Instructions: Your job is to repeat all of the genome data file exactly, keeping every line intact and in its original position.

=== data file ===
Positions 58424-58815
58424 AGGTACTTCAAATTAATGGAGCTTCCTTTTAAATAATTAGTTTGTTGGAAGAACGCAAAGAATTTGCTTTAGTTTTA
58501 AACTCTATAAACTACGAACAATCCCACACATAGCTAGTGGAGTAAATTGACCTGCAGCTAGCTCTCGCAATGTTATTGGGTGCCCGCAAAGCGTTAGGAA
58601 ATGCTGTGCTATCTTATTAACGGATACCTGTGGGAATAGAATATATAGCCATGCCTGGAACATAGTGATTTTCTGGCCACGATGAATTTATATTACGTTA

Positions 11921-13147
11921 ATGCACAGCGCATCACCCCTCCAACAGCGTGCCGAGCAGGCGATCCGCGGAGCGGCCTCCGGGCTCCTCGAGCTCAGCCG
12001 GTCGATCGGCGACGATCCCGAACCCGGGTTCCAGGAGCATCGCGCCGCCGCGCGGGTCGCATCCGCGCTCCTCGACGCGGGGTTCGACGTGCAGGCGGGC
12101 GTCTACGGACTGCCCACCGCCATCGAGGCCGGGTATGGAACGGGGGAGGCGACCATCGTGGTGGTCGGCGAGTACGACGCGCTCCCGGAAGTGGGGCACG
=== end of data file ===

Positions 58424-58815
58424 AGGTACTTCAAATTAATGGAGCTTCCTTTTAAATAATTAGTTTGTTGGAAGAACGCAAAGAATTTGCTTTAGTTTTA
58501 AACTCTATAAACTACGAACAATCCCACACATAGCTAGTGGAGTAAATTGACCTGCAGCTAGCTCTCGCAATGTTATTGGGTGCCCGCAAAGCGTTAGGAA
58601 ATGCTGTGCTATCTTATTAACGGATACCTGTGGGAATAGAATATATAGCCATGCCTGGAACATAGTGATTTTCTGGCCACGATGAATTTATATTACGTTA

Positions 11921-13147
11921 ATGCACAGCGCATCACCCCTCCAACAGCGTGCCGAGCAGGCGATCCGCGGAGCGGCCTCCGGGCTCCTCGAGCTCAGCCG
12001 GTCGATCGGCGACGATCCCGAACCCGGGTTCCAGGAGCATCGCGCCGCCGCGCGGGTCGCATCCGCGCTCCTCGACGCGGGGTTCGACGTGCAGGCGGGC
12101 GTCTACGGACTGCCCACCGCCATCGAGGCCGGGTATGGAACGGGGGAGGCGACCATCGTGGTGGTCGGCGAGTACGACGCGCTCCCGGAAGTGGGGCACG